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Uncovering cryptic asexuality in Daphnia magna by RAD sequencing

  • Svendsen, Nils Centre d’Ecologie Fonctionnelle et Evolutive (CEFE)–Unité Mixte de Recherche 5175, Centre National de la Recherche Scientifique (CNRS)–Université de Montpellier, Montpellier, France
  • Reisser, Céline M. O. Centre d’Ecologie Fonctionnelle et Evolutive (CEFE)–Unité Mixte de Recherche 5175, Centre National de la Recherche Scientifique (CNRS)–Université de Montpellier, Montpellier, France - Ecology and Evolution, University of Fribourg, Switzerland
  • Dukić, Marinela Zoology Institute, Evolutionary Biology, University of Basel, Switzerland
  • Thuillier, Virginie Ecology and Evolution, University of Fribourg, Switzerland
  • Ségard, Adeline Centre d’Ecologie Fonctionnelle et Evolutive (CEFE)–Unité Mixte de Recherche 5175, Centre National de la Recherche Scientifique (CNRS)–Université de Montpellier, Montpellier, France
  • Liautard-Haag, Cathy Ecology and Evolution, University of Fribourg, Switzerland
  • Fasel, Dominique Ecology and Evolution, University of Fribourg, Switzerland
  • Hürlimann, Evelin Ecology and Evolution, University of Fribourg, Switzerland
  • Lenormand, Thomas Centre d’Ecologie Fonctionnelle et Evolutive (CEFE)–Unité Mixte de Recherche 5175, Centre National de la Recherche Scientifique (CNRS)–Université de Montpellier, Montpellier, France
  • Galimov, Yan Koltsov Institute of Developmental Biology, Russian Academy of Sciences, Moscow, Russia
  • Haag, Christoph R. Centre d’Ecologie Fonctionnelle et Evolutive (CEFE)–Unité Mixte de Recherche 5175, Centre National de la Recherche Scientifique (CNRS)–Université de Montpellier, Montpellier, France - Ecology and Evolution, University of Fribourg, Switzerland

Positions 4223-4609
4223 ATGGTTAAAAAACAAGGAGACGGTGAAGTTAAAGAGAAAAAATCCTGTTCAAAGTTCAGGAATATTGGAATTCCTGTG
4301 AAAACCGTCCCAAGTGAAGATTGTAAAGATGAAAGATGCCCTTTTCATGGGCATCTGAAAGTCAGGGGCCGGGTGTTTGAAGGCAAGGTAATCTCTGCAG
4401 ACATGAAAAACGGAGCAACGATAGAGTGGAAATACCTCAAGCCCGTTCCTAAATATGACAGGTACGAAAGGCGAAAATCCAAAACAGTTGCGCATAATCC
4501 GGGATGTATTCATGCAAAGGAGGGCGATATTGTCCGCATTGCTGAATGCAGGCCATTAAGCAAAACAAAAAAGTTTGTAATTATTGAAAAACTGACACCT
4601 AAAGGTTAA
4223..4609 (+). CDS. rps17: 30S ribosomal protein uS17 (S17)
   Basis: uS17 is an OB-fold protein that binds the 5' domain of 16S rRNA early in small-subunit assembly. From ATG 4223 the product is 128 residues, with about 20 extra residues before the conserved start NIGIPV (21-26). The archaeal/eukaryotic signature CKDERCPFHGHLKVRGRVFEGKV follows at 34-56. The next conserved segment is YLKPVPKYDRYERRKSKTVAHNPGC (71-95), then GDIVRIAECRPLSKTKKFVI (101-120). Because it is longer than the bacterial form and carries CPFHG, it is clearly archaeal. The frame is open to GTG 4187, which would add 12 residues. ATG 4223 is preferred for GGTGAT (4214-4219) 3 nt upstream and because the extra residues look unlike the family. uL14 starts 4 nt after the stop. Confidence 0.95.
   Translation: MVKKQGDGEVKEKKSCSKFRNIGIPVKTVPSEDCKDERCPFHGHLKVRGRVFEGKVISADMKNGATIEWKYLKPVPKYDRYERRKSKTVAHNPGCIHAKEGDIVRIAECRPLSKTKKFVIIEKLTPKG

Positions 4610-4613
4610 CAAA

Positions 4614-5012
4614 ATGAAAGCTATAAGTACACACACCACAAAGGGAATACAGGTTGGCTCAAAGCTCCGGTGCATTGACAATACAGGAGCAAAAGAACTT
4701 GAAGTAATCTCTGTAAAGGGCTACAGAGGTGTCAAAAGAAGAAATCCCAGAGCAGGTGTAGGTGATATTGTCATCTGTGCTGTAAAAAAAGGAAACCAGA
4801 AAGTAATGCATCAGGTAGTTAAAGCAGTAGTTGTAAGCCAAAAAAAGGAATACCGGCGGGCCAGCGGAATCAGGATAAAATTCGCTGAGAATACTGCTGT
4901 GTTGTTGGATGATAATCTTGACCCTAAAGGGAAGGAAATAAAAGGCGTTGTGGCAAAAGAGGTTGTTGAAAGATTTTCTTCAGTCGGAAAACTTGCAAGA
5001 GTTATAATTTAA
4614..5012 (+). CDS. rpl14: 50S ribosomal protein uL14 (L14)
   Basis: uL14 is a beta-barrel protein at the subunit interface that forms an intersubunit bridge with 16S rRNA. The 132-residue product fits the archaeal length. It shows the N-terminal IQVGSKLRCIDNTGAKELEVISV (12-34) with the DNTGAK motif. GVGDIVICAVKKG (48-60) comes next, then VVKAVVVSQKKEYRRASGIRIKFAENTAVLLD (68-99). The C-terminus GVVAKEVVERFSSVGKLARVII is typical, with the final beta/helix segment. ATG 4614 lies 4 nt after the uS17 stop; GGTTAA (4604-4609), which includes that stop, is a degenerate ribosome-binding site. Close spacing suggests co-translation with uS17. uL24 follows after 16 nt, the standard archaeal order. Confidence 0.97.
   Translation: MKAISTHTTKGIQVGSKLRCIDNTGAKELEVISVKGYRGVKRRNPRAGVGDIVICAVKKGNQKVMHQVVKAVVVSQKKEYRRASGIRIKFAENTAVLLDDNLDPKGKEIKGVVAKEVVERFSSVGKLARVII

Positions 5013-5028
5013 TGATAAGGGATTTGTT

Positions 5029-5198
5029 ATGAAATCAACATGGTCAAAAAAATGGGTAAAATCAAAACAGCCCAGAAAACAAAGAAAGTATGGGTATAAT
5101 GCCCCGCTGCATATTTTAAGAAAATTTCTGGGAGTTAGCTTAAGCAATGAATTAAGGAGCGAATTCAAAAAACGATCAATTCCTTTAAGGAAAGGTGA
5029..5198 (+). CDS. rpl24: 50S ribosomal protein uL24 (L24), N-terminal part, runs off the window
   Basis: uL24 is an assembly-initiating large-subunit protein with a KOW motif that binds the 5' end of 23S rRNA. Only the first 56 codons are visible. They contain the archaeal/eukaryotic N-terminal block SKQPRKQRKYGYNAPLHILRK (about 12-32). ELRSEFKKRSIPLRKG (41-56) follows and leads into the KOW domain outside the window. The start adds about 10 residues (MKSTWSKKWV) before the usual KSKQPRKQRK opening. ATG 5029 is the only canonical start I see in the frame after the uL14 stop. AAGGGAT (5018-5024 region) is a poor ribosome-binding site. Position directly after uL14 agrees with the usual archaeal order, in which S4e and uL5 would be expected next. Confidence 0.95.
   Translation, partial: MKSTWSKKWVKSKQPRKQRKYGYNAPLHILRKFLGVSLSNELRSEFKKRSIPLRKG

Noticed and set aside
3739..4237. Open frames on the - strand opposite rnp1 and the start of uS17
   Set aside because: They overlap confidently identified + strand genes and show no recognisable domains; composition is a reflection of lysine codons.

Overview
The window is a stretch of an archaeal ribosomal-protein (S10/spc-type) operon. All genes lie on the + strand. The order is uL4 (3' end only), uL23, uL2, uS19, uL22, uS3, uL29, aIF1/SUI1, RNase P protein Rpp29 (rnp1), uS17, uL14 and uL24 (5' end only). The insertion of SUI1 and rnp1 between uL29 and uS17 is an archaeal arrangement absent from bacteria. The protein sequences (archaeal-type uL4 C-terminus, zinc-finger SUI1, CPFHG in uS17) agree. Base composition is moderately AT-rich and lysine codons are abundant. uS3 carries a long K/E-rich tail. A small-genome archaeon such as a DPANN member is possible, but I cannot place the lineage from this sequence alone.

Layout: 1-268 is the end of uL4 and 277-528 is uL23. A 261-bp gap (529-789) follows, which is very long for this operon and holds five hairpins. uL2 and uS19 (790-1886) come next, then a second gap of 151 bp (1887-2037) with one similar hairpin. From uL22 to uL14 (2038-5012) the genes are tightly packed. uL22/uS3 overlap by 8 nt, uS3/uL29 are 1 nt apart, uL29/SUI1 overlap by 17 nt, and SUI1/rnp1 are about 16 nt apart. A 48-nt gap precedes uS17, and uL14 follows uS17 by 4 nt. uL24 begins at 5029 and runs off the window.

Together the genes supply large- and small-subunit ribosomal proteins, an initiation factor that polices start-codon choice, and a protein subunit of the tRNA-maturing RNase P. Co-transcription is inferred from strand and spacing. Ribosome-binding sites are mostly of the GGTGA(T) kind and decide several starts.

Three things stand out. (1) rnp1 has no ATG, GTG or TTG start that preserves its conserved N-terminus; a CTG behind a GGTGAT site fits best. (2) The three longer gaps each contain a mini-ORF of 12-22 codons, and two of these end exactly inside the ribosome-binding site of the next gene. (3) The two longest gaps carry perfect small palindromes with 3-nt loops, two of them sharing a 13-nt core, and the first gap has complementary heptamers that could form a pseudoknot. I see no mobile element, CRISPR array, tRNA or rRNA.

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    01.11.2015
Published in:
  • Genetics. - 2015, vol. 201, no. 3, p. 1143–1155
English The breeding systems of many organisms are cryptic and difficult to investigate with observational data, yet they have profound effects on a species’ ecology, evolution, and genome organization. Genomic approaches offer a novel, indirect way to investigate breeding systems, specifically by studying the transmission of genetic information from parents to offspring. Here we exemplify this method through an assessment of self-fertilization vs. automictic parthenogenesis in Daphnia magna. Self-fertilization reduces heterozygosity by 50% compared to the parents, but under automixis, whereby two haploid products from a single meiosis fuse, the expected heterozygosity reduction depends on whether the two meiotic products are separated during meiosis I or II (i.e., central vs. terminal fusion). Reviewing the existing literature and incorporating recombination interference, we derive an interchromosomal and an intrachromosomal prediction of how to distinguish various forms of automixis from self-fertilization using offspring heterozygosity data. We then test these predictions using RAD-sequencing data on presumed automictic diapause offspring of so-called nonmale producing strains and compare them with “self-fertilized” offspring produced by within-clone mating. The results unequivocally show that these offspring were produced by automixis, mostly, but not exclusively, through terminal fusion. However, the results also show that this conclusion was only possible owing to genome-wide heterozygosity data, with phenotypic data as well as data from microsatellite markers yielding inconclusive or even misleading results. Our study thus demonstrates how to use the power of genomic approaches for elucidating breeding systems, and it provides the first demonstration of automictic parthenogenesis in Daphnia.
Faculty
Faculté des sciences et de médecine
Department
Département de Biologie
Language
  • English
Classification
Biological sciences
License
License undefined
Identifiers
Persistent URL
https://folia.unifr.ch/unifr/documents/304614
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